Does anyone remember the year 1998? It was the time of adolescence and the emergence of a powerful tool called the Internet. I still remember growing up in the Middle East, how this service that seemingly connected you with the world made its way into our lives. It was an expensive service that gave you the latest information from across the world and the ability to chat and see everyone from strangers to loved ones. It was expensive then at 10 AED ($3 USD) per hour that came with a connection using a telephone dial up connection. It was an exciting new technology and showed how computers that were used in those days for making word documents and playing car /cricket games could be used for connecting with people. Those days were famous for breaking news with the last significant one being the OJ Simpson trial that wrapped earlier keeping the whole world in its tenterhooks. 1998 however came to be known for a different reason. The Clinton Lewinsky affair and the Starr report.
Bill Clinton was a very successful president. He had a fabulous first term where he rescued America from post Gulf War recession onto the path of prosperity. He was rewarded handsomely with a second term and the future of the U.S looked bright like never before. Then came the sex scandals. It hit him hard with revelations from every nook and corner from various women who had sexual flings with the president. One of them stuck on to him like a blood thirsty mosquito-the Lewinsky affair.
What happened next was simply a tsunami of news. People were talking everywhere on how the most powerful man on Earth used the respected White House to have a fling with a intern. It was the topic on the newspapers, radio, television, friends, coffee shops, and even religious places where voices were heard on how absolute power corrupts. Even in this strange new medium called the Internet, we had chat rooms where you could hook up with any random stranger online and discuss the Clinton Lewinsky affair. It was the topic of discussion everywhere. Even though both of them were criticized heavily, however the narrative went against Monica Lewinsky.Then came the grand confession from Clinton that he had lied under oath to the American people. It was hard for the people to forgive the president but he did escape impeachment. During that time till 1998, this issue was the staple diet for news media across the world. Bill Clinton was heavily insulated from many of the criticism because of the immunity he enjoyed as the president. But Monica Lewinsky totally disappeared from public light. She was ridiculed for years and no one heard of her or even spoke of her.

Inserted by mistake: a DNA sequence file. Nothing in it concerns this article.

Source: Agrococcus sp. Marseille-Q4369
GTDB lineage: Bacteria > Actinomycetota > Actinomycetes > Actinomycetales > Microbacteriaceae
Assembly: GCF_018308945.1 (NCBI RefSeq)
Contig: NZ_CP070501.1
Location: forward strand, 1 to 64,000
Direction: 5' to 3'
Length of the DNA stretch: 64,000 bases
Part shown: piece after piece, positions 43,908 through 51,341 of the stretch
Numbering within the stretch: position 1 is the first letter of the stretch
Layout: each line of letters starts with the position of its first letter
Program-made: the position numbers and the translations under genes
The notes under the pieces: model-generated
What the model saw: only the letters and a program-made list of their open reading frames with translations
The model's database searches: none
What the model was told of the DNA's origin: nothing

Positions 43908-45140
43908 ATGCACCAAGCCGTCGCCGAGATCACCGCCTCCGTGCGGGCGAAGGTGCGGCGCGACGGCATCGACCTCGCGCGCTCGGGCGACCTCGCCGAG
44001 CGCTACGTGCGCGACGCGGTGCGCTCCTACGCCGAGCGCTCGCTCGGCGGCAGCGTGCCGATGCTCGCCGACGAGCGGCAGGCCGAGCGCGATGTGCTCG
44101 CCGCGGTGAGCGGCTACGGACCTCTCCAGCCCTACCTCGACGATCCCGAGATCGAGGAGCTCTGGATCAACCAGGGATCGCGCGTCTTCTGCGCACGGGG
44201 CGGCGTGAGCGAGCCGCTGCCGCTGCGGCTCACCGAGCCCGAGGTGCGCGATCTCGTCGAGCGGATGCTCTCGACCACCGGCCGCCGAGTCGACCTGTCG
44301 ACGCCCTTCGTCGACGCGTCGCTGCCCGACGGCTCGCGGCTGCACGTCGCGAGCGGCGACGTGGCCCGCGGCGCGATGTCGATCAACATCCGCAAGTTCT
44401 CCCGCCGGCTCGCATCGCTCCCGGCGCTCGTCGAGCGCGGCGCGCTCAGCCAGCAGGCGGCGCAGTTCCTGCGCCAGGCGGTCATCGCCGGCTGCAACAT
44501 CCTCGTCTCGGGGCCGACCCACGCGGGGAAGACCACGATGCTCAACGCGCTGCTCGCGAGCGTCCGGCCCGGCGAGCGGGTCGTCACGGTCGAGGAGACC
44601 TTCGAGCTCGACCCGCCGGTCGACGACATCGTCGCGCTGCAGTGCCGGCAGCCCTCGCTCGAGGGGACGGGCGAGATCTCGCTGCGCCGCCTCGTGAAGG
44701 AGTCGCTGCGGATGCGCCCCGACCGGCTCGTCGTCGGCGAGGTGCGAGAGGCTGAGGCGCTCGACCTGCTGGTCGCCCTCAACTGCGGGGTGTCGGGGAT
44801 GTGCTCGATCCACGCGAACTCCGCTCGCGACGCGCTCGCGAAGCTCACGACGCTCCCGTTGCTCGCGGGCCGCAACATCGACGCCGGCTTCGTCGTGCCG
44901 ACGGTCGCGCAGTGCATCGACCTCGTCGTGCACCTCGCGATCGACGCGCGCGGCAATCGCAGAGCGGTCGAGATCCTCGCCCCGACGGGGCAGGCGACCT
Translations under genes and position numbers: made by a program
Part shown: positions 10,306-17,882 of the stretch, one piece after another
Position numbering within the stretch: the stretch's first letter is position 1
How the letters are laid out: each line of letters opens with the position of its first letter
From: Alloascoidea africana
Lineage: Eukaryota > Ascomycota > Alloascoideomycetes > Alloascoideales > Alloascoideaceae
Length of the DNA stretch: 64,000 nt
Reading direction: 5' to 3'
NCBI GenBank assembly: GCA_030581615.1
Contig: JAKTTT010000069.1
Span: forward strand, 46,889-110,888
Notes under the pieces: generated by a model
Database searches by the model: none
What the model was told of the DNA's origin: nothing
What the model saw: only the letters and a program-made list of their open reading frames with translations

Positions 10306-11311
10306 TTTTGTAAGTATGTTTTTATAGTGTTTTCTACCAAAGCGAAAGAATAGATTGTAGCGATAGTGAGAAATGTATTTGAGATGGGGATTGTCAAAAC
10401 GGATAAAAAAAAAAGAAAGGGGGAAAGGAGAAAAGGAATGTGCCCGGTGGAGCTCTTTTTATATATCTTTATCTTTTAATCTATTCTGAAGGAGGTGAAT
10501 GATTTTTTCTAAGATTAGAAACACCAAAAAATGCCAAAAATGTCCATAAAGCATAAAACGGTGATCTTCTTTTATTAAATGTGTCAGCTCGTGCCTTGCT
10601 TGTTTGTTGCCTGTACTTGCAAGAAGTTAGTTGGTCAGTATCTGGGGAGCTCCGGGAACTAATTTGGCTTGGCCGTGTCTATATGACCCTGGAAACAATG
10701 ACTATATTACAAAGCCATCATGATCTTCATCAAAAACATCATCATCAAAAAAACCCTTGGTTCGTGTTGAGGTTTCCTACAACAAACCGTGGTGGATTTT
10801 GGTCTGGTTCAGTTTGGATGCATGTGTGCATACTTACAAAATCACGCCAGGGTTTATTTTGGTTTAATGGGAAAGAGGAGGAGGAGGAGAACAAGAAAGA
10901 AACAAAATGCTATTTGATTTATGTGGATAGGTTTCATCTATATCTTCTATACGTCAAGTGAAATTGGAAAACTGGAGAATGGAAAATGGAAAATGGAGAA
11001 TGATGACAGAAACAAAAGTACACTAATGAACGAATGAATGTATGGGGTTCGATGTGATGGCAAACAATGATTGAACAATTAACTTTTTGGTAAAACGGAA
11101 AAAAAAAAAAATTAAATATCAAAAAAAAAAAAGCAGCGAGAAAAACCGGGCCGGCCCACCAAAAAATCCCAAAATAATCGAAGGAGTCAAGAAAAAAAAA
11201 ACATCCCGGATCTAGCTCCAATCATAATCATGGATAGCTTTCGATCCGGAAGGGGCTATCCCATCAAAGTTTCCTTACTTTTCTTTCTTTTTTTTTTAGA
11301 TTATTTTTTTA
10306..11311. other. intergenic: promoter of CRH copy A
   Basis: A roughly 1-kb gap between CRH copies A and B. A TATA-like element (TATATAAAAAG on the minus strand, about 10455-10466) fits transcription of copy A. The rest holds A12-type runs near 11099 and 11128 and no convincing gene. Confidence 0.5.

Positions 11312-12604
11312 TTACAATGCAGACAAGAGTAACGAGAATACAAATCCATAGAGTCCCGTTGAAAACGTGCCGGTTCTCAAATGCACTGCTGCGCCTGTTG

It all changed last week. In the TED talk held in Vancouver last year she came as a keynote speaker to speak about her life and the harassment that she faced. During her hiatus, the Internet developed itself into a mammoth of information including its presence in toppling governments, spearheading change, discussion and also a place where people who freely express themselves without limits. The world of 2015 has shrunk itself into a village place where millions of people have discussions over the color of a dress to choosing the name of a celebrity kid. It is into this world where Monica has resurfaced herself as a champion against online bullying or in some words trolling. She aspired to get hold of her life’s narrative back and also help others script their narrative in a world where you would be booed, jeered and even insulted by strangers before you can take a single step.
Online bullying or trolling depicts the brutal nature of human hypocrisy. It facilitates easy mudslinging in the guise of an online identity to tar individuals and the hard earned reputations. I have seen bullying in both real and virtual worlds. Though it is easy to stand up to real life bullying, it is however not entirely easy to do it in the same way online. Last year during the Indian election, yours truly supported a nationalist candidate for the position of the Indian Prime Minister. Any post if posted on social media drew fierce debates from people misinformed by a corrupt Indian media narrative. Friends quickly turned foes and any difference of opinion was construed as betrayal and was shunned by either blocking or losing of the online friendship. But eventually when my favoured candidate won, many friends were never seen after.
I am not saying that no one has a right to their own opinion. Maybe many of the friends might have felt that by having a different opinion and boldly broadcasting it to their timelines, I am also being a bully. It is hard to say is there a fine line segregating them. However, everyone has the right to script their own narrative. No one should be forced to accept what is notion of how others think about them or their viewpoint on how they should live their life. We are all the Masters of our own destiny. And we cannot allow anyone to dominate that belief.Photo by Katrina Wright on Unsplash
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